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Art of Critical Decision Making

Art of Critical Decision Making

Course No.  5932
Course No.  5932
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Course Overview

About This Course

24 lectures  |  30 minutes per lecture

Whether simple or complex, private or public, decisions are an essential part of your life. Not only do decisions affect your own life for good or ill, they can also affect the lives of your friends, your family, and your community. Indeed, the ability to make wise, educated decisions is essential to living a successful and fulfilled life.

  • When is the right time for your company to change its business model?
  • Is moving across the country for a new job the best option for you and your family?
  • At what point do you roll out a new product or service currently being tested?
  • Should you sell your house now, or wait until the housing market improves?
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Whether simple or complex, private or public, decisions are an essential part of your life. Not only do decisions affect your own life for good or ill, they can also affect the lives of your friends, your family, and your community. Indeed, the ability to make wise, educated decisions is essential to living a successful and fulfilled life.

  • When is the right time for your company to change its business model?
  • Is moving across the country for a new job the best option for you and your family?
  • At what point do you roll out a new product or service currently being tested?
  • Should you sell your house now, or wait until the housing market improves?

But making a good decision and avoiding a horrible one is not a chance act. It's a skill—one that can be learned, honed, and perfected. Mastering the art of critical decision making is the key to improving your life at home, at work, or in your community. When you understand the necessary components of a smart decision, you can examine mistakes you might have made in the past and sidestep potential mistakes in the future. And when you know the underlying psychological, social, and emotional components that influence decision making—whether they are your own decisions or the decisions of others—you can make sounder choices that produce better results.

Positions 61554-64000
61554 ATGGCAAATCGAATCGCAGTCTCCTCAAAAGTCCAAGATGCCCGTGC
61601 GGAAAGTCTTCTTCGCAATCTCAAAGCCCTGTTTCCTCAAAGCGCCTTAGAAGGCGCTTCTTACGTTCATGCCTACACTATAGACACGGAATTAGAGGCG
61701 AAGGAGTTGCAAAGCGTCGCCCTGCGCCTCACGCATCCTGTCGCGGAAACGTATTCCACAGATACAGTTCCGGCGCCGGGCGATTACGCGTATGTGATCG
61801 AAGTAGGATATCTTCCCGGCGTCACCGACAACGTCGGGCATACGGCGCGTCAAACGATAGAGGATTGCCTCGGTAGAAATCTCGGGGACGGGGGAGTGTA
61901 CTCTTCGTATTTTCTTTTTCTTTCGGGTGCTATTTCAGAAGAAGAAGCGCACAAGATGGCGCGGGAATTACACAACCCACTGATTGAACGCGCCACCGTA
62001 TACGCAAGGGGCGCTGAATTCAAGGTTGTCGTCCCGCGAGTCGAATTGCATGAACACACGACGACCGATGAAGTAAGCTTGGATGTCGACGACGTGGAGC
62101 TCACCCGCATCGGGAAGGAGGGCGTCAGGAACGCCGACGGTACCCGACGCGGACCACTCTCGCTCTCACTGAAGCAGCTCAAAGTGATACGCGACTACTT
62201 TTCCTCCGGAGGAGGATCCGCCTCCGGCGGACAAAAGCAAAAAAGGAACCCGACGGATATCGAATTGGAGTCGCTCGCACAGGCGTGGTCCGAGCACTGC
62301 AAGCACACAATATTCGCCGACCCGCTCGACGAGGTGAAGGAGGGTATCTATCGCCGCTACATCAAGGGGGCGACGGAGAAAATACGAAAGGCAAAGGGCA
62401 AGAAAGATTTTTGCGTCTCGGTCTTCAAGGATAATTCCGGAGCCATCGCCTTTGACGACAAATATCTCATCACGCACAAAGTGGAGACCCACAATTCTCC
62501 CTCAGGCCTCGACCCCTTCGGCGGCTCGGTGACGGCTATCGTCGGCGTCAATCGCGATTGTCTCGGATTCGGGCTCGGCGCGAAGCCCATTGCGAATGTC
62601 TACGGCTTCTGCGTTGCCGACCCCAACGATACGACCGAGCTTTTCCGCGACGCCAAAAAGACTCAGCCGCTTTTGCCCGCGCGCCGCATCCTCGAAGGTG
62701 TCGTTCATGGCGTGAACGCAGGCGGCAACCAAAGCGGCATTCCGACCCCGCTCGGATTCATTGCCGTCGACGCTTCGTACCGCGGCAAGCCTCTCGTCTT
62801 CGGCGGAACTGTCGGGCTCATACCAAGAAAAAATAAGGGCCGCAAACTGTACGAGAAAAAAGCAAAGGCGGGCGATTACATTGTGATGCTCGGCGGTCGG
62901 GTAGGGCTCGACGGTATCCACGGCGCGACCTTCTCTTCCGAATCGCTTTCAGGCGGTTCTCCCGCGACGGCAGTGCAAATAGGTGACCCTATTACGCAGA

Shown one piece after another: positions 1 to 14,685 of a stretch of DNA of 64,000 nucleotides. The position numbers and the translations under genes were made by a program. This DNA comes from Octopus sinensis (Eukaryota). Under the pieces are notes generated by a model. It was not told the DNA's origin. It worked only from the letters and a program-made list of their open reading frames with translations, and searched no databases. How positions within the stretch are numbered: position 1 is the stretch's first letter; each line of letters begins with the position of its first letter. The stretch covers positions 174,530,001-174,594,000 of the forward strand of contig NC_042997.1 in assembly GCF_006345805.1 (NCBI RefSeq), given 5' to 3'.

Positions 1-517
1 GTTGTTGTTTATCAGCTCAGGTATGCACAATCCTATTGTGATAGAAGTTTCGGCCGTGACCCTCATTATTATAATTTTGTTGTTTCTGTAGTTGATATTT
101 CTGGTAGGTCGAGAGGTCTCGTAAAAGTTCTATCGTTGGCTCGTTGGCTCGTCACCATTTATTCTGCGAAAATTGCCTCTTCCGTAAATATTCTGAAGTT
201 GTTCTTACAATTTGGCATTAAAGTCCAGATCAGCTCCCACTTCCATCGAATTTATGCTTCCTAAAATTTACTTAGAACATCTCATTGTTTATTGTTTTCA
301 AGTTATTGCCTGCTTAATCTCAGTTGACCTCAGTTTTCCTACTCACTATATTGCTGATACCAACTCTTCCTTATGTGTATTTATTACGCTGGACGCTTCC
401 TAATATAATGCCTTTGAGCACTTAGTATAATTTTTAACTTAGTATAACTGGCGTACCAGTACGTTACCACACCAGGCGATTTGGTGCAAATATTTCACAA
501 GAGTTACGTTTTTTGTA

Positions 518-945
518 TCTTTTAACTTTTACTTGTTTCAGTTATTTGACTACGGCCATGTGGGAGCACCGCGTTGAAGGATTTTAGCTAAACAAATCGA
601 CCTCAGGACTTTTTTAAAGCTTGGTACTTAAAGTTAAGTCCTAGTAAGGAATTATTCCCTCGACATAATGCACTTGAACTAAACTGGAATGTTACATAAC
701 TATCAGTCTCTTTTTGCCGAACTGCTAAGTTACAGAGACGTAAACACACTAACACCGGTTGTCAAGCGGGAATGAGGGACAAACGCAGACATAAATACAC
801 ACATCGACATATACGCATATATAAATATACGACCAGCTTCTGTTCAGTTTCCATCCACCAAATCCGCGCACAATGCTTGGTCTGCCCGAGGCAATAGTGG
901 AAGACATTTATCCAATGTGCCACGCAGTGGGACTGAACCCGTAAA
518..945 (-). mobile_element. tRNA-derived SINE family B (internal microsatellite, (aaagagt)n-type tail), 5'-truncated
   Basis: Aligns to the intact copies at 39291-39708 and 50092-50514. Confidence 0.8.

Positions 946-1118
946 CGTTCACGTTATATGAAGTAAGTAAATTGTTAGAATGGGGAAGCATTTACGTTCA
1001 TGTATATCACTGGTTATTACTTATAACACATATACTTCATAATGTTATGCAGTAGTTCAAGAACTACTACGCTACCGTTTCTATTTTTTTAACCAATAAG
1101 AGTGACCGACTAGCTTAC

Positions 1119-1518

Now you can learn to approach the critical decisions in your life with a more seasoned, educated eye with The Art of Critical Decision Making, a fascinating 24-lecture course that explores how individuals, groups, and organizations make effective decisions and offers you tips and techniques to enhance the effectiveness of your own decision making. Taught by award-winning Professor Michael A. Roberto of Bryant University—a scholar of leadership, managerial decision making, and business strategy—this dynamic course is an engaging and practical guide to one of the most fundamental activities in your life.

Three Levels of Decision Making

The heart of this accessible course is a thorough examination of decision making at three key levels:

The individual level: Studying how individuals make decisions reveals a wealth of insights into how—and why—they make particular choices. Most individuals do not examine every possible alternative but instead draw on experience and rules of thumb. Most of us, it turns out, are susceptible to what psychologists call cognitive biases: decision traps that can cause us to make certain systematic mistakes when making choices. You also learn how intuition, surprisingly, is more than just a gut instinct and represents instead a powerful pattern recognition capability.